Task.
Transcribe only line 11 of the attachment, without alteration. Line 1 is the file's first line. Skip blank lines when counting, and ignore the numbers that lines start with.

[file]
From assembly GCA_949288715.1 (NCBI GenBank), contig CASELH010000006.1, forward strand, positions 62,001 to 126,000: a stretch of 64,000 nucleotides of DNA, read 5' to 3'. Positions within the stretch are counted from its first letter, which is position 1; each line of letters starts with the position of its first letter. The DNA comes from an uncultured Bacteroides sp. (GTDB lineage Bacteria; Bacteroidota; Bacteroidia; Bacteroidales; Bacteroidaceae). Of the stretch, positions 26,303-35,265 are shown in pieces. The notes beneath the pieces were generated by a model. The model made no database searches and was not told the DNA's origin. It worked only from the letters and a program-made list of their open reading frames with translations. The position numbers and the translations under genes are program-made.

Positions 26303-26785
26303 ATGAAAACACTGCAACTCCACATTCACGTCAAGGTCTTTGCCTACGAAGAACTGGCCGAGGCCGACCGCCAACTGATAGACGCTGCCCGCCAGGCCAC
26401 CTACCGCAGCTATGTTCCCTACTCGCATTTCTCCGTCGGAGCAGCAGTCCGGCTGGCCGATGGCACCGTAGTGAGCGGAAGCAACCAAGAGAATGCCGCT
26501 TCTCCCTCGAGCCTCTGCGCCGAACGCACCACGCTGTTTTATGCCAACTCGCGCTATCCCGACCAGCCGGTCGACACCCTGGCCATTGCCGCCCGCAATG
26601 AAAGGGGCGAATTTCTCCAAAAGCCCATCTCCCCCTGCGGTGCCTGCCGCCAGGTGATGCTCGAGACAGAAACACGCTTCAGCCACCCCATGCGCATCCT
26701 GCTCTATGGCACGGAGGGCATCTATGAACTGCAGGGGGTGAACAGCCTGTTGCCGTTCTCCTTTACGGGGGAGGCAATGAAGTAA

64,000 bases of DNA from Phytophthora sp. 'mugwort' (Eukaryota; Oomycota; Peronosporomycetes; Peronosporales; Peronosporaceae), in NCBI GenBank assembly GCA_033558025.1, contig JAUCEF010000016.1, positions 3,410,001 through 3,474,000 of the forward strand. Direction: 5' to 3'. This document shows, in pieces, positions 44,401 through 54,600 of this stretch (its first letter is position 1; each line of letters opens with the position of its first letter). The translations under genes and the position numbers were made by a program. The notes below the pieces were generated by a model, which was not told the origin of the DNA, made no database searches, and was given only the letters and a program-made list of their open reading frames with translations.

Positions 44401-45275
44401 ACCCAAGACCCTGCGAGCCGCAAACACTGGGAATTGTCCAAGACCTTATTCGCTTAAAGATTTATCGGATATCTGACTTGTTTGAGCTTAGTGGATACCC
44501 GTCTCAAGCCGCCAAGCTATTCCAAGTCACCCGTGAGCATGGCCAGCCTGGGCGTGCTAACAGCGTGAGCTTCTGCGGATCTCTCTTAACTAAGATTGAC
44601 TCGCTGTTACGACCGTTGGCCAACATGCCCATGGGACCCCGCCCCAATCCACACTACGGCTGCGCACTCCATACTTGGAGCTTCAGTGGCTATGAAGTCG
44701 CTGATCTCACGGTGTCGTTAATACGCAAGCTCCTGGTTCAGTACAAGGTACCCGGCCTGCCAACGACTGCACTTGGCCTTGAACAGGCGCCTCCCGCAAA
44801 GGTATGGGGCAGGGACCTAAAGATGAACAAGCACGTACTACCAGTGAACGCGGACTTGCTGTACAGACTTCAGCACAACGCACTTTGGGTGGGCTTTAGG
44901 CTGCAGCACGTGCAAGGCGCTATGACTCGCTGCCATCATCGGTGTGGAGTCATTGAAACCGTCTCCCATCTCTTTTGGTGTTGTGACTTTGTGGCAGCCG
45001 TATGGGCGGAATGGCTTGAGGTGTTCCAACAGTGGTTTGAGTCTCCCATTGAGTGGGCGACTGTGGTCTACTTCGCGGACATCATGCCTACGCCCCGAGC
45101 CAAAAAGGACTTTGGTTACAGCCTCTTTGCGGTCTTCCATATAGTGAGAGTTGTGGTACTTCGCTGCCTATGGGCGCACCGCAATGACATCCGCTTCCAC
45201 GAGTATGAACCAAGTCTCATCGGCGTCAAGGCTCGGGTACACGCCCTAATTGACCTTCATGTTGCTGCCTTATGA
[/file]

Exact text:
44501 GTCTCAAGCCGCCAAGCTATTCCAAGTCACCCGTGAGCATGGCCAGCCTGGGCGTGCTAACAGCGTGAGCTTCTGCGGATCTCTCTTAACTAAGATTGAC